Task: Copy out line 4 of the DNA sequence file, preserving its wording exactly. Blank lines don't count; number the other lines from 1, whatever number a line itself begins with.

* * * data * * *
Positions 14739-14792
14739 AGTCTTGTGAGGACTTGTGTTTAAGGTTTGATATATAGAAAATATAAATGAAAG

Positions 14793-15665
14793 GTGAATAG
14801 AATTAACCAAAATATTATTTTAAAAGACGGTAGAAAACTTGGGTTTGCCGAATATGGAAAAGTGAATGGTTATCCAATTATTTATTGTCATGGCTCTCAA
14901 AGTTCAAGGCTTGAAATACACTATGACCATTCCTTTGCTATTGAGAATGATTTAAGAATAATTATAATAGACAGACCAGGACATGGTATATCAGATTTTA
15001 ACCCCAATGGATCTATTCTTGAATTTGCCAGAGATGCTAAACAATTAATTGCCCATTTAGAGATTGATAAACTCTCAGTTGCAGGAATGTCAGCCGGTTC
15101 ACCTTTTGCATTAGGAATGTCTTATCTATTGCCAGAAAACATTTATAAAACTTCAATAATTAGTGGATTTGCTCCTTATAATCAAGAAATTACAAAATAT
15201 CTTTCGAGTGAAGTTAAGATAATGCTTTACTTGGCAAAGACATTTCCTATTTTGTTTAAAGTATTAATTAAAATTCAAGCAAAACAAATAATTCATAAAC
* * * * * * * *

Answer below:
14793 GTGAATAG